In the end, our application of CT scanning technology reduces the amount of time and labor required for first article inspections, eliminates operator bias and human subjectivity from the process, minimizes the dimensional stresses caused by manual sectioning, and leaves you with easily retrievable, electronic historical data that can be interrogated repeatedly for any number of data points at any time in the future.
August 19, 2009
DOE or design of experiments (sometimes called "experimental design") can be a powerful tool for any molder. We live and mold in a demanding era. We must mold with tighter tolerances, less scrap, and quicker cycles than ever before.
Back in the day, I was brought up by my mentors to change only one variable or parameter at a time, then measure the part or observe the outcome of that change. Establishing a robust process or curing a defect was often a matter of days, weeks or more back then. But DOE can dramatically cut the time for process establishment, process validation, or defect remedy to a fraction of what the old “trial and error” method took.
DOE may sound complicated, but where it was once the territory of statisticians and engineers, new software developments have simplified the process and interpretation of the resulting data.
At Matrix Plastic Products, we use Nautilus, a software package designed for injection molding process development and mold qualification. It supports up to Taguchi Level 8 experiments. We can focus on, say, three inputs or factors in an attempt to achieve one or more desired responses or outputs. Factors could include: mold temperature, melt temperature, injection speed, and pack pressure among others. The response could be anything from warp, flashing, a change in physical properties, or certain dimensions. Choosing inputs and responses requires knowledge of, and experience with, the injection molding process. This is much more important than being a statistician.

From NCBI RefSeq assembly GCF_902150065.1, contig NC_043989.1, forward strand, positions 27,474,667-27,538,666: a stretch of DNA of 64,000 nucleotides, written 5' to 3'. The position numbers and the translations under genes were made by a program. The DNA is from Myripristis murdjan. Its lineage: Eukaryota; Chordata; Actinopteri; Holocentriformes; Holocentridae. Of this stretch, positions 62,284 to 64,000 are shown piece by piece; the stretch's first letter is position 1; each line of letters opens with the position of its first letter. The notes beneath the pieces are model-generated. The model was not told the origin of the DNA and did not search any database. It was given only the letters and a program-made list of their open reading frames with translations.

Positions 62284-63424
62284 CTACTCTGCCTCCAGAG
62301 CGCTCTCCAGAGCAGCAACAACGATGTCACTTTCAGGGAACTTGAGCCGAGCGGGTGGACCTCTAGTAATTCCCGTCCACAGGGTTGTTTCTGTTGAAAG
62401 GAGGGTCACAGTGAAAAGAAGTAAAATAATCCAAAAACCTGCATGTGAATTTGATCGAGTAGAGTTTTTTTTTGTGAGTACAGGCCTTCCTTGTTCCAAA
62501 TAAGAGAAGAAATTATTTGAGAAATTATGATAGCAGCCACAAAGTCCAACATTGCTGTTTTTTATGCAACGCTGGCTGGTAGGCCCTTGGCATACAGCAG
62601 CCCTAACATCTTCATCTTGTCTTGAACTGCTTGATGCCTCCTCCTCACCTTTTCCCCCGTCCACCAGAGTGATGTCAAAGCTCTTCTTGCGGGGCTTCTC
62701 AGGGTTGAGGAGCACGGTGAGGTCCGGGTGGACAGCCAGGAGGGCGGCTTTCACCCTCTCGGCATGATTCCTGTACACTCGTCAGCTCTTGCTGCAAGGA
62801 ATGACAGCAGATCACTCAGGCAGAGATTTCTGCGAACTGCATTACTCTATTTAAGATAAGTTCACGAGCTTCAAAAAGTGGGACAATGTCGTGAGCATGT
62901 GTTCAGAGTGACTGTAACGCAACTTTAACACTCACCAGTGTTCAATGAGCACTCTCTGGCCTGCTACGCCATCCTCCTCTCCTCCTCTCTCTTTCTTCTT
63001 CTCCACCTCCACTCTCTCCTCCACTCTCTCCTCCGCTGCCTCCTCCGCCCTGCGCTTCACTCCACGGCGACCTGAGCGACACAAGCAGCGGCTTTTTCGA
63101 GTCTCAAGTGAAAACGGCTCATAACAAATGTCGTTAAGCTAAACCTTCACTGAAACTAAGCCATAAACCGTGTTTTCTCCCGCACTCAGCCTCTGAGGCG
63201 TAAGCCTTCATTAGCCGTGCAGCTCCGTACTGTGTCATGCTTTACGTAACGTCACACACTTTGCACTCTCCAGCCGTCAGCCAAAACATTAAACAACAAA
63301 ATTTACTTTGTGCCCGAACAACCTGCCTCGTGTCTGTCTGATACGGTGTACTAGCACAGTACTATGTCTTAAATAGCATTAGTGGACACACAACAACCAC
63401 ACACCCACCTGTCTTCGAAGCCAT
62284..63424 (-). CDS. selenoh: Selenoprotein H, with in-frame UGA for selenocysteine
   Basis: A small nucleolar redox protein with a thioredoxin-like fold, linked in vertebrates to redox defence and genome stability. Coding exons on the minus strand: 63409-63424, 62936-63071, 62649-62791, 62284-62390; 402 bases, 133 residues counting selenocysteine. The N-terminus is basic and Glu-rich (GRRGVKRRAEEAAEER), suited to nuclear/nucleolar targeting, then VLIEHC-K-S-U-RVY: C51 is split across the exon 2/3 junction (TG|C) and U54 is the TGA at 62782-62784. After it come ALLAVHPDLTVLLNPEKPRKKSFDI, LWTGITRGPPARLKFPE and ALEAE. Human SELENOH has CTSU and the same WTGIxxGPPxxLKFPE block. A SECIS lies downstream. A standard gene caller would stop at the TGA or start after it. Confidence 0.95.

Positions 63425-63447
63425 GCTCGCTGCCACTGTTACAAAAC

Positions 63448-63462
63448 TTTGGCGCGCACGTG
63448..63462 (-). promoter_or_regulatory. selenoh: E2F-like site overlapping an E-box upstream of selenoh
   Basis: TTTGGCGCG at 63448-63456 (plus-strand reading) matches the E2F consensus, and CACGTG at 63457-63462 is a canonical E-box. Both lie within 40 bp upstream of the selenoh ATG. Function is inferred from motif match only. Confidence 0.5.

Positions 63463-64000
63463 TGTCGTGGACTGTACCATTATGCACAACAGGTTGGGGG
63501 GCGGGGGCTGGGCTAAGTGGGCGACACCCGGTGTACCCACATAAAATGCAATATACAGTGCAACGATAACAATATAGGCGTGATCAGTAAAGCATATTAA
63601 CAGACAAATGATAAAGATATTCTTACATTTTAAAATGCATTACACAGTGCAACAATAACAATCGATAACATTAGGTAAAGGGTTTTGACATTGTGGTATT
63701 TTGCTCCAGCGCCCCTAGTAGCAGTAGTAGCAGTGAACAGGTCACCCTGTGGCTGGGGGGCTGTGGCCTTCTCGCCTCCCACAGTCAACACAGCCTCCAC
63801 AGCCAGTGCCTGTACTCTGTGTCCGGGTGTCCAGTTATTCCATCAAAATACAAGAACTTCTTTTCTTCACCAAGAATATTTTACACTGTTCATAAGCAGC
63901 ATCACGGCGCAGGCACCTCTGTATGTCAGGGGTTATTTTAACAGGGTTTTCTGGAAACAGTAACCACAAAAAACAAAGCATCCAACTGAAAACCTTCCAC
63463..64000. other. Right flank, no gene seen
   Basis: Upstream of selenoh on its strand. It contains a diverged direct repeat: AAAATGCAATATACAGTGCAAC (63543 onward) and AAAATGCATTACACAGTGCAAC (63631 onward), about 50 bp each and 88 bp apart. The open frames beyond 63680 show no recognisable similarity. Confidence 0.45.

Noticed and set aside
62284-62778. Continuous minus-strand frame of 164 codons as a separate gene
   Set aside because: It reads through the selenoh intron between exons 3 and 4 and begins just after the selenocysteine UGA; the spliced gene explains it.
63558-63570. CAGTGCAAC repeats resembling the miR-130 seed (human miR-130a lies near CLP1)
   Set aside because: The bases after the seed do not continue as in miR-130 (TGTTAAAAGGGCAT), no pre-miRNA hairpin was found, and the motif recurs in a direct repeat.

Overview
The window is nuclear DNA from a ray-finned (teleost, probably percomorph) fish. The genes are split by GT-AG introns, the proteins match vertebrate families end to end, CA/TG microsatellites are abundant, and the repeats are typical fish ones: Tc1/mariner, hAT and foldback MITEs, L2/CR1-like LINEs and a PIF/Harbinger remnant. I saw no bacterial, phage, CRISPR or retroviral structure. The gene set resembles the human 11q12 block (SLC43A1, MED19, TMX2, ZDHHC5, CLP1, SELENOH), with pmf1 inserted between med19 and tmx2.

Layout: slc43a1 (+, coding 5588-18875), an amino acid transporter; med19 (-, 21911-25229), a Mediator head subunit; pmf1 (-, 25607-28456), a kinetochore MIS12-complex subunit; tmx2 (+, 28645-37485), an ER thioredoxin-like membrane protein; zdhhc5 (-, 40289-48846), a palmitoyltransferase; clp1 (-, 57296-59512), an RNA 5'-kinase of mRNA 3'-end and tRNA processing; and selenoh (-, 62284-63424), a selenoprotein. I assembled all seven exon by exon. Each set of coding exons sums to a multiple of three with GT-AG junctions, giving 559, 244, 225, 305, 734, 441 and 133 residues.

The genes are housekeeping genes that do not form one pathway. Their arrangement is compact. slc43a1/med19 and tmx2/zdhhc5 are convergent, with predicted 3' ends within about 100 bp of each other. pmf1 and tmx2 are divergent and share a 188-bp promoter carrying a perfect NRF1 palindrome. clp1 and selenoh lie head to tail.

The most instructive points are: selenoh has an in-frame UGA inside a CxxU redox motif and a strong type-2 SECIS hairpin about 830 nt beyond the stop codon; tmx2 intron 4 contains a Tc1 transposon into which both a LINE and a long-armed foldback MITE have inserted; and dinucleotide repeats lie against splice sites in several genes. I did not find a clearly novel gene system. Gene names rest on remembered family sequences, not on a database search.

Taguchi L8 experiments require eight runs, and each run will have changes to multiple inputs. Results are measured, noted, and entered into the software which then maps the results on various graphs and charts for analysis, including: response surface graphs, scatter plots, main effects plots, Pareto Diagrams, ANOVA and other high powered statistical tools. In short one can see graphically what parameters or combination of parameters affect the desired output.
DOE is a recognized tool for process evaluation and validation, especially for FDA requirements of the medical device industry. There are a number of methods and tools recognized for FDA evaluation: SPC control charts, capability studies, Failure Modes and Effects Analysis (FMEA), error proofing, and DOE. Many nonconformities are the result of excessive variation. DOE can be a great tool to reduce and control variation. Different types of designed experiments are used here to identify key input variables, and one kind of Taguchi experiment actually emulates the variation that could be found in a process over time through small but structured parameter changes.
Aside from process development, DOE is also great for troubleshooting. If you are trying to cure a defect, you may not find the problem during the first DOE, but you will likely be pointed in the right direction.
DOE is a powerful tool for quickly identifying key process influences and arriving at a robust process that is defect free. All astute molders should know how and when to use it.